This follows even without the available medical diagnoses to find the exact problem with a violent individual. Sapolsky writes that the mechanics from the broken car analogy wouldn’t call the vehicle “evil” if they couldn’t pinpoint a mechanical issue. Perhaps there’s a problem with how the car was built, perhaps the car is affected by an unknown pollutant, or perhaps there is a diagnostic issue that simply has not yet been solved. Many people find this comparison dehumanizing, Sapolsky writes, but it “is a hell of a lot more humane than demonizing and sermonizing them as sinners.”
Instead of allowing criminals to run free, Sapolsky offers a suggestion that he believes would “change everything”: remove the punisher mindset from the criminal justice system. Punishment feels good for all people, Sapolsky says, not just for blood lusters and witch hunters. It’s a deep, atavistic pleasure: “Put people in brain scanners, give them scenarios of norm violations. Decision making about culpability for the violation correlates with activity in the [dorsolateral prefrontal cortex],” Sapolsky says. “But decision making about appropriate punishment activates the [ventromedial prefrontal cortex], along with the amygdala and insula; the more activation, the more punishment.”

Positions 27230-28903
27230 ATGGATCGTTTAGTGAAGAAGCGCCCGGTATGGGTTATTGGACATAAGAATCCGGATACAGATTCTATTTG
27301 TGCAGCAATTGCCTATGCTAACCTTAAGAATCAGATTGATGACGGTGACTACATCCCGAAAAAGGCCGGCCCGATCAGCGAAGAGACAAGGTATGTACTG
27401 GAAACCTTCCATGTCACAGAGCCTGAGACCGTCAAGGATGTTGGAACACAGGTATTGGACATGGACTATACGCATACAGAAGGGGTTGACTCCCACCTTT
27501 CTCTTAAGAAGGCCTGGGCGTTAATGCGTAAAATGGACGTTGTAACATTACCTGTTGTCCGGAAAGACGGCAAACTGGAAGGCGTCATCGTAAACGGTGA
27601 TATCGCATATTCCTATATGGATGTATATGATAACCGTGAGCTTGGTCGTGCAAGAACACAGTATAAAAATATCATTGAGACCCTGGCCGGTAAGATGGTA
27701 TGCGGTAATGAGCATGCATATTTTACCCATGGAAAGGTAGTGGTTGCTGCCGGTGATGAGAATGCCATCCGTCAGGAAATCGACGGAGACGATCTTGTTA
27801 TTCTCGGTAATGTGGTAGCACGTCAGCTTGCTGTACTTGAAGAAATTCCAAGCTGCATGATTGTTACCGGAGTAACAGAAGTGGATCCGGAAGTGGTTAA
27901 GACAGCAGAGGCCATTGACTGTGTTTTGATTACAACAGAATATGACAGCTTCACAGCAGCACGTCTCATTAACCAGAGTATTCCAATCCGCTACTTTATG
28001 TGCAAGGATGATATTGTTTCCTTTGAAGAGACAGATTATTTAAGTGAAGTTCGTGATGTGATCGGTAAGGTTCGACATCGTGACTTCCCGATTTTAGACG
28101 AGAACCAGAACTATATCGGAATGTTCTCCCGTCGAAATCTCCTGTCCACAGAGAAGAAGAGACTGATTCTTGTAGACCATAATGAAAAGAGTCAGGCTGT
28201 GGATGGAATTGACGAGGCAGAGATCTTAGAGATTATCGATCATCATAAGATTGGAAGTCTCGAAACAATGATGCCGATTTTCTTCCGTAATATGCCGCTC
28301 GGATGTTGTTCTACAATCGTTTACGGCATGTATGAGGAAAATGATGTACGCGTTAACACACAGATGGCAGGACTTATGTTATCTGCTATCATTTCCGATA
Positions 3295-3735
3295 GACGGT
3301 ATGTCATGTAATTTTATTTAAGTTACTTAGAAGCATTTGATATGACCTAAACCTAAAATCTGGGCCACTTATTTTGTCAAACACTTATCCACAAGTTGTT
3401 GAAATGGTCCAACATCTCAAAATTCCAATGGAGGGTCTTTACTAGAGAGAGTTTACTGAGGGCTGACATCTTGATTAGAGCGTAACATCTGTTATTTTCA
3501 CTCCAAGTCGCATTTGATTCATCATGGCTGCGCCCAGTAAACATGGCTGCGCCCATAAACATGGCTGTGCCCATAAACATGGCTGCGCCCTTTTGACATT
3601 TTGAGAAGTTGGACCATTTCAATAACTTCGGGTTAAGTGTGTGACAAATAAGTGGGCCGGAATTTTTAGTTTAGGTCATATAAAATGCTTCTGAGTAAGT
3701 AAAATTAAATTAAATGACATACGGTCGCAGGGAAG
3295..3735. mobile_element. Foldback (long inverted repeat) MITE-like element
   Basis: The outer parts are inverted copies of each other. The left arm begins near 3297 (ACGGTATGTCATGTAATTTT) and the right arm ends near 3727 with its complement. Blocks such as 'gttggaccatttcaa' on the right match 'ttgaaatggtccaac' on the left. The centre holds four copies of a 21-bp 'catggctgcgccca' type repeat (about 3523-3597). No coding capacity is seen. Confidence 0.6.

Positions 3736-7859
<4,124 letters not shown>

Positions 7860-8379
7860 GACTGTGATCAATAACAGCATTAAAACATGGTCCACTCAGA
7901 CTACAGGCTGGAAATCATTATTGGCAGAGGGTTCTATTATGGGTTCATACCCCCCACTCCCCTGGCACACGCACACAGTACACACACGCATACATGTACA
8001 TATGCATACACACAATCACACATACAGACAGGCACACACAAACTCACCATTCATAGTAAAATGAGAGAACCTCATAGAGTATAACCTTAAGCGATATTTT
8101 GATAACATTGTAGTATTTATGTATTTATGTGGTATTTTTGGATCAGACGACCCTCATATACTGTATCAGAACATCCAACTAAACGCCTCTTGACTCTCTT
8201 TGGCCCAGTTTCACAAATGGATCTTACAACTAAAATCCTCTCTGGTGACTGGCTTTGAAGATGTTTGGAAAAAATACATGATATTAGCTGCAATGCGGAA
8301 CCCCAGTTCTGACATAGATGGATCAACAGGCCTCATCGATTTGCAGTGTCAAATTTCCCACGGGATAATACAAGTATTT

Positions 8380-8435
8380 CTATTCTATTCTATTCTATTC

Even if punishment is necessary to improve behavior in violent individuals, there’s no place for punishment as a virtue, Sapolsky writes. The reason is simple: We used to punish people for having seizures; now we give them medication, take their car keys away, and tell them not to operate heavy machinery.
“We’ve successfully banished the notion of punishment in that realm,” Sapolsky writes. “It may take centuries, but we can do the same in all our current arenas of punishment.”
Sapolsky admits that removing the punisher mentality may create a practical challenge as there are studies that both support and contradict the hypothesis that criminal punishment discourages law breaking. Perhaps some amount of conventional punishment will still be necessary to keep peace in society, he writes, but that punishment must be stripped of the beliefs that people deserve to be punished and that punishing them is virtuous. Bloodlust, science, and criminal justice cannot mix.